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Plants as organisms with indeterminate growth, grow as a result of the continuous proliferation and differentiation of cells in meristematic regions. The consequence of this indeterminate growth, is that plants are able to produce a large variation in size and architecture.1 The angiosperm or flowering plants also show a great diversity in the colour, size, number and position of their flowers.2 In general, the way flowers are positioned on the plant (the inflorescence) can take one or a combination of three forms apart from the solitary flower: the raceme, the cyme or the panicle.2 During the development of a raceme, the shoot apical meristem (SAM) (from which the above ground vegetative parts of the plant have grown) transforms into an inflorescence meristem (IM). The IM continues to grow indeterminately and generates along the way floral meristems (FM) in an alternating pattern2-5. The floral meristems eventually terminate by the production of a flower. In contrast to what occurs in plants that develop racemes, in plants that develop cymes the SAM transforms into a FM, which produces a flower and forms a lateral IM. The IM in like manner transforms into a FM, repeating the process, thereby causing the typical zigzag appearance of the cyme to arise2-4. In plants that develop panicles, the inflorescence results from a combination of the processes that form the raceme and cyme2.
The transition from the vegetative phase to the reproductive phase of plants, which ultimately leads to the formation of flowers which are fundamental for reproduction, can be induced by environmental signals like temperature, day length and/or endogenous signals like lifetime and hormone balance.1,4,6-8 Signals that are able to inducible the switch to the reproductive phase, affect the expression of numerous genes in specific pathways. In the racemose model plant Arabidopsis thaliana for example, it has been demonstrated that a number of genes in what is known as the photoperiodic pathway, are either activated or repressed.9,10 At the end of this pathway, key genes such as LEAFY (LFY), AGAMOUS-LIKE 24 (AGL24) and APETELA 1 (AP1) actuate the floral identity of a meristem.4,11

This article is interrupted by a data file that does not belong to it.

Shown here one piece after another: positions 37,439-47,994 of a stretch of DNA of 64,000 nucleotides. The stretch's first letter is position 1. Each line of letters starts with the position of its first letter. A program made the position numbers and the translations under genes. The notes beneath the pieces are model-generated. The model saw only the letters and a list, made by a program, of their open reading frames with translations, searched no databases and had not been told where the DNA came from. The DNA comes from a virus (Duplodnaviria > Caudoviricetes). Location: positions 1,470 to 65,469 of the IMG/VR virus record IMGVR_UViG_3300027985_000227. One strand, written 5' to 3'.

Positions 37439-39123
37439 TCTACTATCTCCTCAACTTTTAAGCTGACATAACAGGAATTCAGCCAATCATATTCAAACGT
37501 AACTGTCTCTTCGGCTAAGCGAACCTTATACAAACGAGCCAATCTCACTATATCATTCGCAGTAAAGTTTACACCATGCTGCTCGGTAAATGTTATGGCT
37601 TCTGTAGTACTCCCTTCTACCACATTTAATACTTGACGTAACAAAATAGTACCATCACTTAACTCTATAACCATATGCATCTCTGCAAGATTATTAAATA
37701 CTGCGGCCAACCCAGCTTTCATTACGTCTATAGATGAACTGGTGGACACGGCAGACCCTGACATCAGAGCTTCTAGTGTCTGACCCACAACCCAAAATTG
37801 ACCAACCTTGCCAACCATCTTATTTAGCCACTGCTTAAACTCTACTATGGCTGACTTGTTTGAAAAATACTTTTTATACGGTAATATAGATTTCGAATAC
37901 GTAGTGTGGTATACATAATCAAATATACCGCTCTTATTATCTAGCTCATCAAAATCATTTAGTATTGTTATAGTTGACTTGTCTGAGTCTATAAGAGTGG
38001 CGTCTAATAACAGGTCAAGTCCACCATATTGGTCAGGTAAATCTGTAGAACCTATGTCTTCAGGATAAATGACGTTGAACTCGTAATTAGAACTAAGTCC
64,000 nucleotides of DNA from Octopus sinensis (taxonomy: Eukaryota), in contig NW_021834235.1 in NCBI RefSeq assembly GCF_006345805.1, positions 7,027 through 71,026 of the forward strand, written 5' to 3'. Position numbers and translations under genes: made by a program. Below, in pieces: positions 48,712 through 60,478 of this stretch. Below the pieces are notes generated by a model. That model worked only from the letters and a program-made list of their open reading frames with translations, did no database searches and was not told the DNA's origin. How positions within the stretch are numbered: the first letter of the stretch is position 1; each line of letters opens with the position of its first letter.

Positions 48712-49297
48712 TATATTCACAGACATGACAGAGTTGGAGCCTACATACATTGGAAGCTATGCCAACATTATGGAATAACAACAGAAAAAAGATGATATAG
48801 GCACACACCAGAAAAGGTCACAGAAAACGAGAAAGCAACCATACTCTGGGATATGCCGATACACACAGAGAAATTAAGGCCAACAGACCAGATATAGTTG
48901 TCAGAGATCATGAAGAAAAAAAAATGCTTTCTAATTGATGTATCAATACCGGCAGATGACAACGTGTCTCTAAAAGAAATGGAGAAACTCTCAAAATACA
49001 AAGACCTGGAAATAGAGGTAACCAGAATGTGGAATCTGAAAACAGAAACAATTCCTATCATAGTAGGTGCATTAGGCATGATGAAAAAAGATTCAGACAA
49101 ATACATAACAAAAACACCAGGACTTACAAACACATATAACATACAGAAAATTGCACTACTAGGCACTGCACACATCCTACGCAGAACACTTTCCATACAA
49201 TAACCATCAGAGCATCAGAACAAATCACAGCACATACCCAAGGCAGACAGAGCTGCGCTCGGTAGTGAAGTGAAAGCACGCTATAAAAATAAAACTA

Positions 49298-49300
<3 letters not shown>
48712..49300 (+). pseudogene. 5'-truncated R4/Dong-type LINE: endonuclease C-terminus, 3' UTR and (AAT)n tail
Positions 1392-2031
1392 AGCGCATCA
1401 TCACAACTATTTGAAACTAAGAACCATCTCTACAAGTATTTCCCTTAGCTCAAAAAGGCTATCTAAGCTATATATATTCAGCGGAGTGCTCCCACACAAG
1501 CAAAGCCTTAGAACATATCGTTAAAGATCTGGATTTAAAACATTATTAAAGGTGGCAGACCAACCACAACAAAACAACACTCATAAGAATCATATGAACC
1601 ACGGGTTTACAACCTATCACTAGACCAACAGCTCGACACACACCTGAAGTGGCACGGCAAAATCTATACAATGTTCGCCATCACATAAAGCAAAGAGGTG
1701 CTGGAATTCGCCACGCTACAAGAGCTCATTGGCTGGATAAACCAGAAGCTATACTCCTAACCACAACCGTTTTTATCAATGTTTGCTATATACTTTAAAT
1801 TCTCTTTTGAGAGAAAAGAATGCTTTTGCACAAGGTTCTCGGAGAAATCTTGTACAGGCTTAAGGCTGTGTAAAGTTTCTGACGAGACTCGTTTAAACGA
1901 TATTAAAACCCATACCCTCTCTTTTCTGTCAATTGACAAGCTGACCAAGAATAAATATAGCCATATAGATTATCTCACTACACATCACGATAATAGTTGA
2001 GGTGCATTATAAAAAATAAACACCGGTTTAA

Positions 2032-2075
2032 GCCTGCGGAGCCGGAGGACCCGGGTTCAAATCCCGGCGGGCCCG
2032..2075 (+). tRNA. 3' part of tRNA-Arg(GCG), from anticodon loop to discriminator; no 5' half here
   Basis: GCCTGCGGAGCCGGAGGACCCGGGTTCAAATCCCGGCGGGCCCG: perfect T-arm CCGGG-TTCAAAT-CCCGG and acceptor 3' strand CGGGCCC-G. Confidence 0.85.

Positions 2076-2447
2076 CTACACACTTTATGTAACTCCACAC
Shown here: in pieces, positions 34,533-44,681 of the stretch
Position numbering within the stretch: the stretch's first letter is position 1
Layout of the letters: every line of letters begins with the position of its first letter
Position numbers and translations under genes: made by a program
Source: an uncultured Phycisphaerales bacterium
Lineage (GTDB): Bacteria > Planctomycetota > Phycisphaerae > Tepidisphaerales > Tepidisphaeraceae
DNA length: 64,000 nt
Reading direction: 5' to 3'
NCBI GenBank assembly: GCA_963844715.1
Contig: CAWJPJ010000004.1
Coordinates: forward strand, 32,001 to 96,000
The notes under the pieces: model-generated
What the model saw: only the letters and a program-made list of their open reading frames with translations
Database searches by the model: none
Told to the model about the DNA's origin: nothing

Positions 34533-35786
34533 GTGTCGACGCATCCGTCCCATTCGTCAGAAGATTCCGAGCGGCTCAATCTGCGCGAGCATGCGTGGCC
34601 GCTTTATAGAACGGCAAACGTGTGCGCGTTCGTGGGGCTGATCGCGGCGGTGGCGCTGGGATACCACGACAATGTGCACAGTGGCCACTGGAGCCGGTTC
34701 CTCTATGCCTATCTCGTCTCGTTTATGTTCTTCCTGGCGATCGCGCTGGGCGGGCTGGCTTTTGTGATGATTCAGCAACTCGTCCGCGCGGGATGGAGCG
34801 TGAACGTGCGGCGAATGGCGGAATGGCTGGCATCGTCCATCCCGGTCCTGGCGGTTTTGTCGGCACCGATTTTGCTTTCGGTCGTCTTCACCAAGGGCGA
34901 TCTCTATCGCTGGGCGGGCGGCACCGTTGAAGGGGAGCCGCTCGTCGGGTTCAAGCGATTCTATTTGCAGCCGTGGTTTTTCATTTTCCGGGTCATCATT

Although crucial for the initiation of flower development, research has shown that LFY alone is not sufficient to start the process.1,4 In order to achieve this, it has to interact with the F-box protein UNUSUAL FLORAL ORGANS (UFO). 1,4 The limiting factor for this interaction however, is not UFO, which is expressed even throughout the vegetative phase of the plant in substantial amounts, but LFY, whose expression level rises during the lifetime of the plant.8
In other plants, such as the cyme producing Petunia, it has been shown that similar processes induce flower development. In Petunia, the LFY homologue ABERANT LEAF AND FLOWER (ALF) acts together with the UFO homologue DOUBLE TOP (DOT).4 Both homologues are functionally interchangeable; however, their expression varies markedly between the plants.12 In contrast to A. thaliana, in Petunia ALF is not the limiting factor, but DOT is. During the vegetative phase of the plant, ALF is continuously expressed, the expression of DOT however only starts with the onset of flowering.4 According to Souer et al. (2008), the functional exchangeability and difference in expression may be the result of changes in the cis regulatory regions and the transcription factors that regulate the genes.
Recently, our group which investigates the DOT promoter and its upstream transcription factors, has identified two Arabidopsis proteins (AGL24 and SPL3) that are able to activate the Petunia DOT gene.
While this is interesting, it does not necessarily explain which and how the endogenous Petunia proteins regulate the expression of DOT. The aim of this paper therefore, is to identify and characterise the homologous Petunia proteins (and their genomic sequences) that are able to bind to the promoter region of the DOT gene and regulate its expression. In the long run, knowledge of how DOT is regulated may prove helpful in breeding and improving food crops belonging to the nightshade family, of which Petunia is a member.
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